Pre-election tensions may derail Philippine recovery

MANILA, Philippines — Pre-election tensions may derail policymaking and reforms, further hampering the country’s recovery from the pandemic-induced recession, according to Fitch Solutions Country Risk & Industry Research.

In a commentary titled “Philippines’ Political Jostling Ahead of 2022 Elections A Threat To Policymaking,” Fitch Solutions said it has lowered the Philippines’ short-term political risk index score to 64 out of 100 from 64.8.

“The politicking will likely distract the government from policymaking in the near term and threatens disunity with the government,” it said.

The research arm of the Fitch Group said the ongoing dispute within the governing PDP-Laban party may weaken the prospect of a straightforward contest between the pro-Duterte and anti-Duterte camps for the presidency and vice presidency ahead of the May 2022 elections.

“The PDP-Laban infighting and potential switching of allegiances in the coming months could disrupt policymaking at a time when the Philippine economy remains hampered by COVID-19,” Fitch Solutions said.

Despite the intermittent, as well as longest and strictest lockdown in the world, COVID cases in the Philippines have exceeded two million, with more than 35,000 deaths.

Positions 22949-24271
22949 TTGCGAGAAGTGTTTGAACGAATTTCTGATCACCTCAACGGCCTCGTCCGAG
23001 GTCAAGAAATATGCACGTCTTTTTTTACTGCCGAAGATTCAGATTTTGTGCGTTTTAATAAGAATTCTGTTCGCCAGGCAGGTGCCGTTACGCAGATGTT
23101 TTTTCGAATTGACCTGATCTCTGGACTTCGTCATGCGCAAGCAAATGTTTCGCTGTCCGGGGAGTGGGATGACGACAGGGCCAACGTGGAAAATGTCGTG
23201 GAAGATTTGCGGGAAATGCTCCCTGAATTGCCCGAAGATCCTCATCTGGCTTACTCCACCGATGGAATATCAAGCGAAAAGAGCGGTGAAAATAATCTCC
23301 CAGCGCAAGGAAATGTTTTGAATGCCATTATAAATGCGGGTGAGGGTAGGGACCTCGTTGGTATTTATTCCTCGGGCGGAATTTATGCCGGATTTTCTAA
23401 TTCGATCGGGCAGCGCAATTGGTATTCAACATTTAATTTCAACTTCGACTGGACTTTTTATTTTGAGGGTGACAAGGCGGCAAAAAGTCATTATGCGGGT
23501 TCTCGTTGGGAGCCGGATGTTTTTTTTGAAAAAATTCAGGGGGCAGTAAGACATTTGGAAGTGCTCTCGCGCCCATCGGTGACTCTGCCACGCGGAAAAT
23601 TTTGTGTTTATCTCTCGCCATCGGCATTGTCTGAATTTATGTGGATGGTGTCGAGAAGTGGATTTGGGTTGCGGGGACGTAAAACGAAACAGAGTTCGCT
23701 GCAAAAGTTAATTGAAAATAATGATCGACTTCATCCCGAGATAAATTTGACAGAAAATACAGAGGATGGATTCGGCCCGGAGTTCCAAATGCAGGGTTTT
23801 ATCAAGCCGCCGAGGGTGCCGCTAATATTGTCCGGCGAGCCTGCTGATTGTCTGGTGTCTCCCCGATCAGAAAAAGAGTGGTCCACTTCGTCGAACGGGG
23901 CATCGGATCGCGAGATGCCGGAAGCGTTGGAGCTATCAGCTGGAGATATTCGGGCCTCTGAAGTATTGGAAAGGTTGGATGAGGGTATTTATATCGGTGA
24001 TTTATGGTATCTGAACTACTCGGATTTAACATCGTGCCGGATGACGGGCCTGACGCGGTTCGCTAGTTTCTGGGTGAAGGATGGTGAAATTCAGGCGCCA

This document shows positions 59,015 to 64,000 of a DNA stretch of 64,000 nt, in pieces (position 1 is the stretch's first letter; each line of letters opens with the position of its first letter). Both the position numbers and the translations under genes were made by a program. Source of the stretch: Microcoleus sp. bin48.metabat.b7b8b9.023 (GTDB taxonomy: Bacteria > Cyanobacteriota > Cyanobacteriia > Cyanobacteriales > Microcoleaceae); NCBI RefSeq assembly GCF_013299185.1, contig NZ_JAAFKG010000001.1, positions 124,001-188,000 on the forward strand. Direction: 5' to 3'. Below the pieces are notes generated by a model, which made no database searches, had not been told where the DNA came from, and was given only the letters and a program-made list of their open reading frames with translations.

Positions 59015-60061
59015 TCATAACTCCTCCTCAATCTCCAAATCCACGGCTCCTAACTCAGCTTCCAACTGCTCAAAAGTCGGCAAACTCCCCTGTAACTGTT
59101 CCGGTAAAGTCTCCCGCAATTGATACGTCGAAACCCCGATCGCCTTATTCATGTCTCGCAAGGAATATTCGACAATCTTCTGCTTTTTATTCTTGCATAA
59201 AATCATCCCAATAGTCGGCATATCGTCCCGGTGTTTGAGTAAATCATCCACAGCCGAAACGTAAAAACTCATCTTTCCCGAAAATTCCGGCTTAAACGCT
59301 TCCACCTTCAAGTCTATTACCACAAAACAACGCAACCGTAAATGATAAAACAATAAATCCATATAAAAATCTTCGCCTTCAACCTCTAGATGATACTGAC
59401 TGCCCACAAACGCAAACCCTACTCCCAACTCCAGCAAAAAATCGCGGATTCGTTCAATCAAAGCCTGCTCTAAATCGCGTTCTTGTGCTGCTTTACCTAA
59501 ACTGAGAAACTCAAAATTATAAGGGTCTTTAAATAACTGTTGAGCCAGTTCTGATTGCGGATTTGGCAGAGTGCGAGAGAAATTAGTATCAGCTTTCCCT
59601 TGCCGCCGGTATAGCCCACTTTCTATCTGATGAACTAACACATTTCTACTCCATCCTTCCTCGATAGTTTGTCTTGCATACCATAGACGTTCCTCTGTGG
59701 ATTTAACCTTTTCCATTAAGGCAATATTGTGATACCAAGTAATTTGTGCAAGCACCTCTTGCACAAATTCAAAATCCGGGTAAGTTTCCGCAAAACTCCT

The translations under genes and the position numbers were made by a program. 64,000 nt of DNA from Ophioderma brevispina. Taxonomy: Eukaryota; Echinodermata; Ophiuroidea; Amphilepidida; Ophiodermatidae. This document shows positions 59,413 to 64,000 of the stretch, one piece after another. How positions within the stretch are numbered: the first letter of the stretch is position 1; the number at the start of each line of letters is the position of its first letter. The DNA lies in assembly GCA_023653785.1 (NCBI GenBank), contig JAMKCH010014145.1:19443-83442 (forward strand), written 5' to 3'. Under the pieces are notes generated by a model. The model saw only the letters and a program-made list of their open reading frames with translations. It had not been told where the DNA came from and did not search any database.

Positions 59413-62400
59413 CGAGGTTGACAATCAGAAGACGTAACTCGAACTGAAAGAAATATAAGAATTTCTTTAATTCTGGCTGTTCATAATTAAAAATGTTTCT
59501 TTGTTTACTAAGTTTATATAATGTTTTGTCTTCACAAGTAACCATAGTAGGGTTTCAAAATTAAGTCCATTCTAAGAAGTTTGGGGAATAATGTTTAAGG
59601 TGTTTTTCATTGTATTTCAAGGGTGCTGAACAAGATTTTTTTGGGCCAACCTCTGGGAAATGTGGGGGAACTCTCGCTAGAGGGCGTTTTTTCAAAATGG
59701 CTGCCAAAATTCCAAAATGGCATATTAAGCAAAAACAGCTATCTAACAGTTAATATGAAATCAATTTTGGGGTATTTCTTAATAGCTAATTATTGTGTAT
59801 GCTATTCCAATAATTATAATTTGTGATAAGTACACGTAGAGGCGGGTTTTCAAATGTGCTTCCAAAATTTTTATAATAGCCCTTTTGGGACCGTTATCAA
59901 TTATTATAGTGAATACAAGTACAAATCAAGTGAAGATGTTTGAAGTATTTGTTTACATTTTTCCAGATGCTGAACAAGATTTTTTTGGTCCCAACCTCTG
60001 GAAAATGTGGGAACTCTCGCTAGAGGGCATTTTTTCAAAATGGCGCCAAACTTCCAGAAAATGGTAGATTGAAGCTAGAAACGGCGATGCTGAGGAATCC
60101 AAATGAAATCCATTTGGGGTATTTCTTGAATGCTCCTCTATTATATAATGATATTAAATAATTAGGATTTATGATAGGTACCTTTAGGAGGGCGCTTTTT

“The confusion over the easing of containment measures in Metro Manila on Sept. 8 highlights the uncertainty facing the economy in the near term. Cases have been surging domestically as the more infectious Delta variant has become prevalent and leading economic readings point to continued economic weakness,” it said.

Fitch Solutions said the Philippines’ Purchasing Managers’ Index (PMI) sank to 46.4 percent in August from 50.4 in July, reflecting a contraction in activity.

Similarly, Google mobility data suggests that retail and recreation, transit and workplace activity remain significantly below pre-pandemic levels. Households are also being squeezed by high inflation, with the consumer price index up 4.9 percent year-on-year in August and food prices rising 6.5 percent.

Fitch noted that prospects for easing social restriction measures remain relatively low due to the Philippines’ low vaccination rate. Only 17.3 percent of the population had received one vaccine dose and 14.6 percent fully vaccinated as of Sept. 8.

“Political distractions and infighting within the governing coalition could hamper efforts to reopen and support the economy. Focus will likely shift away from the need to boost the Philippines’ vaccine uptake rates and address supply issues, while we highlight the potential for delays to the passing of the 2022 budget before year-end,” Fitch Solutions lamented.